President Barack Obama is expected today to announce Jacob Lew as the new director of the Office of Management and Budget, replacing Peter Orszag who plans to join the Council on Foreign Relations.
“As the budget director who left the next administration a $237 billion surplus when he worked for President Clinton, I have no doubt that Jack has proven himself equal to this extraordinary task,” Obama said in a written statement released before his televised appearance.
Currently deputy secretary of management and resources at the Department of State, Lew served as OMB director from 1998 to 2001. Before joining OMB, he served as managing director and chief operating officer of Citi Alternative Investments. Prior to joining CAI in 2008, he was managing director and chief operating officer of Citi Global Wealth Management.
From 2001 to 2006, Lew was executive vice president and chief operating officer of New York University, where he was responsible for budget, finance, and operations. He was also a professor of public administration.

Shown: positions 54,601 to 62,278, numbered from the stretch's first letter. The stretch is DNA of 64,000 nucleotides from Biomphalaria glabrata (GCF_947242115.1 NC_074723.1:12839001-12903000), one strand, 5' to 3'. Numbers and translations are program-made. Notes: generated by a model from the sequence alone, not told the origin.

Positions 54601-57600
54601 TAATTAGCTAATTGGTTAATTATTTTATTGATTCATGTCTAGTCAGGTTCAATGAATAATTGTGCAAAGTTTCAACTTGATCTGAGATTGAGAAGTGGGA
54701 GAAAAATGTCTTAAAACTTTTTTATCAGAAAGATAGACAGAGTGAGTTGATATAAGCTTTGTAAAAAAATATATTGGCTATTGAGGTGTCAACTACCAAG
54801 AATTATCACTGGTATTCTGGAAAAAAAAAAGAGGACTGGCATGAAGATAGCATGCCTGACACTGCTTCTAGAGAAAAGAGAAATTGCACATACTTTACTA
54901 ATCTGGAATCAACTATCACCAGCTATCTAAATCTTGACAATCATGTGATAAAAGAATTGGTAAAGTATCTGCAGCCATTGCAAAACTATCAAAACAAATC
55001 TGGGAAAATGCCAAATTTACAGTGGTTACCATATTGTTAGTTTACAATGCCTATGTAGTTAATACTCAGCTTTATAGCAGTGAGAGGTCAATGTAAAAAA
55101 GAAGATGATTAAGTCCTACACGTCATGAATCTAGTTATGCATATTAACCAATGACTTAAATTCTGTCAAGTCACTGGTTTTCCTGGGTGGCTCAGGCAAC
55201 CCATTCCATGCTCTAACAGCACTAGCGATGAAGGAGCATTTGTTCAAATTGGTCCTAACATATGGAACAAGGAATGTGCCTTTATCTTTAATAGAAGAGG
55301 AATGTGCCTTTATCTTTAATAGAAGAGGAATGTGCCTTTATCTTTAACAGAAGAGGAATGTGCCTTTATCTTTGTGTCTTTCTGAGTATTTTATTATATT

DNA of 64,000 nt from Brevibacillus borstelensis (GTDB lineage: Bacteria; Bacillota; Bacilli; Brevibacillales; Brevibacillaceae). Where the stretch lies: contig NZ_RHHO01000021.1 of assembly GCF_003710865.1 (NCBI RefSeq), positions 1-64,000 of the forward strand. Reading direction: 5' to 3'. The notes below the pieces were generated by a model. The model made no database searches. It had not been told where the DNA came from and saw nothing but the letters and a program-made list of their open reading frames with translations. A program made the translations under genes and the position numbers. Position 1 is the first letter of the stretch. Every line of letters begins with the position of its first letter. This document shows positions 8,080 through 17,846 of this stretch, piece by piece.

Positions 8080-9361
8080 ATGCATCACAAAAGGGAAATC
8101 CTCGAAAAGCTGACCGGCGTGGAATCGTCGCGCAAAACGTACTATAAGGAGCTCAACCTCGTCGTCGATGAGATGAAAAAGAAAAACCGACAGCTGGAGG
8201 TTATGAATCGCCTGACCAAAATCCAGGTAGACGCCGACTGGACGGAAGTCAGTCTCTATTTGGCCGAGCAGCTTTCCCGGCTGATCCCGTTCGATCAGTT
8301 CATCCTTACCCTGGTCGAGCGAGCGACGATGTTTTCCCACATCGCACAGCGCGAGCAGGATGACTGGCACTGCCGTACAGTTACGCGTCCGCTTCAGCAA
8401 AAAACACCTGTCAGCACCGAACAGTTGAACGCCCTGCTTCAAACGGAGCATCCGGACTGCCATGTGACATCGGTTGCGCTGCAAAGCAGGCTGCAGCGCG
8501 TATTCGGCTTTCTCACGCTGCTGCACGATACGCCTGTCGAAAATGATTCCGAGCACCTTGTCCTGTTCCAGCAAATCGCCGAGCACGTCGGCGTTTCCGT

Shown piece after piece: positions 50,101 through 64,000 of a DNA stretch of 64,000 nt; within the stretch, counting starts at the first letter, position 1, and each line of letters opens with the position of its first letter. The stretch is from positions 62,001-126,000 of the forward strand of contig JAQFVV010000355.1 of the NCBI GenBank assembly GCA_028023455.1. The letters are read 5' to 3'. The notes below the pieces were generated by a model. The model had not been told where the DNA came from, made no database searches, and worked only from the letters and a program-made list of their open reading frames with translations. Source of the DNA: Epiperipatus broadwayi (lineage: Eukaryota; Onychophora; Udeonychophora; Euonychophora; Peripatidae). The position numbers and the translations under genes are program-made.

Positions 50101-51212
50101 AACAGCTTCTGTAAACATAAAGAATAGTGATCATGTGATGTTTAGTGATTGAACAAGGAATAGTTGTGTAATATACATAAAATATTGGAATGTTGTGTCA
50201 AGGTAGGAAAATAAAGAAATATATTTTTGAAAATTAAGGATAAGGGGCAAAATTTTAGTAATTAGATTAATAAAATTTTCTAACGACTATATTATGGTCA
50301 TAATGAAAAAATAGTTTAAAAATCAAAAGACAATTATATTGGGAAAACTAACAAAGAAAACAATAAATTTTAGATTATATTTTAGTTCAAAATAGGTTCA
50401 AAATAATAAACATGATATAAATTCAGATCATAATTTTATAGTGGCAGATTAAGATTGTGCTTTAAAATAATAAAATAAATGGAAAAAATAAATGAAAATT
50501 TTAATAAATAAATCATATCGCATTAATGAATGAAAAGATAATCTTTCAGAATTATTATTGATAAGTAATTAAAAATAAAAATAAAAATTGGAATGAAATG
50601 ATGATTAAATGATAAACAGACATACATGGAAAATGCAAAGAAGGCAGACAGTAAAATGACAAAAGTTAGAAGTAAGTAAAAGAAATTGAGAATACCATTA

Lew served as President Bill Clinton’s budget director, and from 1998 to 2001 he led the budget team and served as a member of the National Security Council. Earlier, Lew served as OMB’s deputy director and was a member of the negotiating team that reached a bipartisan agreement to balance the budget. As special assistant to Clinton from 1993 to 1994, Lew helped design Americorps.
Prior to entering the public sector, Lew was a partner at the Washington law firm Van Ness, Feldman, specializing in issues concerning power-plant development.
Lew’s career began in 1973 as a legislative aide. He held a position as principal domestic policy adviser to House Speaker Thomas P. O’Neill, Jr, and served at the House Democratic Steering and Policy Committee as assistant director and then executive director.
From 2004 through 2008, Lew served on the Corporation for National and Community Service Board and chaired its Management, Administration, and Governance Committee. Before taking on his current responsibilities, he co-chaired the advisory board for City Year New York and was on the boards of the Kaiser Family Foundation, the Center on Budget and Policy Priorities, the Brookings Institution Hamilton Project and the Tobin Project.